Oilspill Update : City refuses to pay for Rena campaign

From the Bay of Plenty Times

The city council has refused to give the region’s tourism agency the $600,000 it wants for an advertising campaign to improve Tauranga’s battered image after the Rena disaster. WHAT DO YOU THINK SHOULD HAPPEN? twitter.com/#!/LearnFromNature

The shipping company that chartered the vessel could now be the last hope to bankroll the campaign.

Tourism Bay of Plenty is trying to raise $600,000 to run the campaign to counter the damage caused by the disaster.

Chairman Paul Bowker found a lot of sympathy but no takers at yesterday’s council meeting.

Mayor Stuart Crosby offered a ray of hope that some of the $1 million donated by the charterer of the Rena, the Mediterranean Shipping Company, could be used to help fund the campaign.

The shipping company has asked the mayors and chief executives of the Tauranga City and Western Bay of Plenty District councils to suggest ways to distribute the $1 million based on four categories: Business losses with an emphasis on tourism, cleaning up the coastline, wildlife care and assistance for iwi.

Mr Crosby told the Bay of Plenty Times there was a strong possibility some of the money could go to Tourism BOP’s recovery campaign.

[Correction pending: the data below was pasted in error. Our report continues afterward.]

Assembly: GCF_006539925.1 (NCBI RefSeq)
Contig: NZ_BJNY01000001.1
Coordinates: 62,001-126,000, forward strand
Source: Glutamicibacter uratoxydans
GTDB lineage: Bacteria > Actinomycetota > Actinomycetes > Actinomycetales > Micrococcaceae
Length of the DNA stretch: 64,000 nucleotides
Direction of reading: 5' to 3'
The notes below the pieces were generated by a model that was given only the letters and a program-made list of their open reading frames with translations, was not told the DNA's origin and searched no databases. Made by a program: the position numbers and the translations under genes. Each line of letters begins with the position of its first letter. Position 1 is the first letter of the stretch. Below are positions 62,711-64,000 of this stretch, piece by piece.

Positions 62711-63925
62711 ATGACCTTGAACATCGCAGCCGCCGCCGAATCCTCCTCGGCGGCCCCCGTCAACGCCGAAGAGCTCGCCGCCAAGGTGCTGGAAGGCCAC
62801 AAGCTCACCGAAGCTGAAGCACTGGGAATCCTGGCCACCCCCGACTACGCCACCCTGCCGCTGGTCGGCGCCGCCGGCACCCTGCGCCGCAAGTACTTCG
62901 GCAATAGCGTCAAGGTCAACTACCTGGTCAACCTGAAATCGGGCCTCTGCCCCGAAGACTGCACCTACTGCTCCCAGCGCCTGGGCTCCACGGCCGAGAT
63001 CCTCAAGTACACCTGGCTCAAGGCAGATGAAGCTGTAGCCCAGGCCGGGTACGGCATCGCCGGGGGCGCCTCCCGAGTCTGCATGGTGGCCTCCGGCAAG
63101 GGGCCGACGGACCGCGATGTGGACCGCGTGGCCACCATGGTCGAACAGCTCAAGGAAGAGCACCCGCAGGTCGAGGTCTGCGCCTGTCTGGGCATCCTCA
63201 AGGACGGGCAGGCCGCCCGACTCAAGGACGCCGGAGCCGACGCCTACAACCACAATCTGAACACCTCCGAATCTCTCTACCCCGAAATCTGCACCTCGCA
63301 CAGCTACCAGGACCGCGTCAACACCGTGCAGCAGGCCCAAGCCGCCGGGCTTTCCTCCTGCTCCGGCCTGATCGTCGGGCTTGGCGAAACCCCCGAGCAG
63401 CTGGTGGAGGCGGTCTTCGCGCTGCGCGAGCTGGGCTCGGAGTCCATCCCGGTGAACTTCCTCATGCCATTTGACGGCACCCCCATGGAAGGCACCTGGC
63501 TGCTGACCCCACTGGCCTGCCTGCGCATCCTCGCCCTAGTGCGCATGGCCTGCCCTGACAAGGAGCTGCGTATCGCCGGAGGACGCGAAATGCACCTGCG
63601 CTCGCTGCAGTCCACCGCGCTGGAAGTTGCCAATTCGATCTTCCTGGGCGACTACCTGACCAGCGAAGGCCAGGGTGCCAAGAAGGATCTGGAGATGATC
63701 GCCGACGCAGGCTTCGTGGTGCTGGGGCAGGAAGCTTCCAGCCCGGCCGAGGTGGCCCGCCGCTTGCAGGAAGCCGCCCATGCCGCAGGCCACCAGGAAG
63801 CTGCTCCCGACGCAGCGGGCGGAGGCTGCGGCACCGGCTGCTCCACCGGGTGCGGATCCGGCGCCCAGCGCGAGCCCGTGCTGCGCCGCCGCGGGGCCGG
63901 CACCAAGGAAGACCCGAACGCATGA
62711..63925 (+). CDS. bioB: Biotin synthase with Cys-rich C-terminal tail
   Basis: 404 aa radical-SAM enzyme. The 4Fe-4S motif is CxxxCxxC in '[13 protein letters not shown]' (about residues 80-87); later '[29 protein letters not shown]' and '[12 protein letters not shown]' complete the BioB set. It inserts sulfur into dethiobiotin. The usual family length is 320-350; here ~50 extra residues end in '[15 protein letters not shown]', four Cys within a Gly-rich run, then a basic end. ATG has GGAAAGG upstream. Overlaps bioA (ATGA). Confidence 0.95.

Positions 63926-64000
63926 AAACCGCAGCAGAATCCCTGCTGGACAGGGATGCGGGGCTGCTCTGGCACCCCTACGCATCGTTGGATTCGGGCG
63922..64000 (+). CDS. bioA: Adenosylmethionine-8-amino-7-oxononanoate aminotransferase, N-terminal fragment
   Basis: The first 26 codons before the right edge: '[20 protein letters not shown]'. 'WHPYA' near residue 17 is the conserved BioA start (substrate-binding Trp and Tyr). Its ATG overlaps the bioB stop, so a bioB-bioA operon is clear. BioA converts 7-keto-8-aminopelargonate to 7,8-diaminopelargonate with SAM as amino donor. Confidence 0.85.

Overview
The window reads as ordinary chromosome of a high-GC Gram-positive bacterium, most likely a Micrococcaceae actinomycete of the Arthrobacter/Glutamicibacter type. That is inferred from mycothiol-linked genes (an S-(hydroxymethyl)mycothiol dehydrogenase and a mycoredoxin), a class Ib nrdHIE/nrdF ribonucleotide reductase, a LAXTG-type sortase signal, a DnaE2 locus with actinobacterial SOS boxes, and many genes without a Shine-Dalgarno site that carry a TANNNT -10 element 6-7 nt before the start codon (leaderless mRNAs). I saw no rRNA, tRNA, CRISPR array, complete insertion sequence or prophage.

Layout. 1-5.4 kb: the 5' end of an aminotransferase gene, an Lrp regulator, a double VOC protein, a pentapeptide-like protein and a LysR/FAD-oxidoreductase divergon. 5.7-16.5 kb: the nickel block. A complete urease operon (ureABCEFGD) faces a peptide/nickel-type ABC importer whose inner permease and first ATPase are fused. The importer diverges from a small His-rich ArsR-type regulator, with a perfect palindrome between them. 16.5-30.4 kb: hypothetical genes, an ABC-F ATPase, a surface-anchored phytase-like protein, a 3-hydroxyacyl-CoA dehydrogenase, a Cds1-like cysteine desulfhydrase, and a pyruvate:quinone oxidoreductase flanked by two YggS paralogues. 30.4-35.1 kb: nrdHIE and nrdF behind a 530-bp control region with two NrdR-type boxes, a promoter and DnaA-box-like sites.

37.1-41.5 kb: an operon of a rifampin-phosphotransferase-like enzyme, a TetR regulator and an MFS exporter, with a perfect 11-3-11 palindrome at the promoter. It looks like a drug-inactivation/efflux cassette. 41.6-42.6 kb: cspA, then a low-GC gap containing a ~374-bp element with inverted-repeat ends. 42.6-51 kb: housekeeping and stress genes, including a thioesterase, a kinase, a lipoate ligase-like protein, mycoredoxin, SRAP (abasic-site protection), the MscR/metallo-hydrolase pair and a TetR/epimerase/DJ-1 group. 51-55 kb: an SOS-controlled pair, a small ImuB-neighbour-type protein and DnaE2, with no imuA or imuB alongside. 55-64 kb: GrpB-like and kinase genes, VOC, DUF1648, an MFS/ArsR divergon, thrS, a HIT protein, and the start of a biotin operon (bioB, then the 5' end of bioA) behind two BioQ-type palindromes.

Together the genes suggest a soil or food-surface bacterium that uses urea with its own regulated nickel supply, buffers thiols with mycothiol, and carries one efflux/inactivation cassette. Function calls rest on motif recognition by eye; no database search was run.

The Western Bay council has already declined making a contribution on the basis that its priority was the Psa outbreak, and the Bay of Plenty Regional Council has already made a $25,000 contribution to cover costs associated with organising the campaign.

Tourism BOP has so far spent or allocated $266,000 on the campaign, including the development of the concept, without securing the $600,000 needed to make it happen.

Cr Catherine Stewart led the move to decline the request for funding, saying that the weather and the economy were other influences affecting tourism. Some businesses’ revenues were up because of the influx of people into the Bay to deal with the disaster.

She said ratepayers were already being squeezed and she wondered if Tourism BOP was aware of the fiscal constraints and major financial challenges facing the council.

Tourism BOP’s recovery campaign manager Linda Macpherson said the potential losses from the Rena were $1.2 million a day. Fifty-five per cent of operators were negatively affected by the disaster, 70 per cent reported that business was down over the Christmas-New Year period and that they expected the Rena to continue to hit their businesses for the next 18 months.

Without mentioning the names of businesses, she said a marine operator had closed and another had lost $50,000, two accommodation providers were down $148,000 and $9000 respectively, a grocery retailer had lost $109,000 and a sports event $15,000.

Ms Macpherson said the campaign aimed to reverse the risk of lasting damage to the Bay’s reputation as a visitor destination by arresting negative perceptions and rebuilding the Bay brand. The campaign would not be launched until they knew the Bay would not be subjected to any more oil spills or outbreaks of containers.

Mr Bowker said Tourism BOP had a mandate to boost tourism and was left in a difficult situation because, without resources, there was nothing it could do.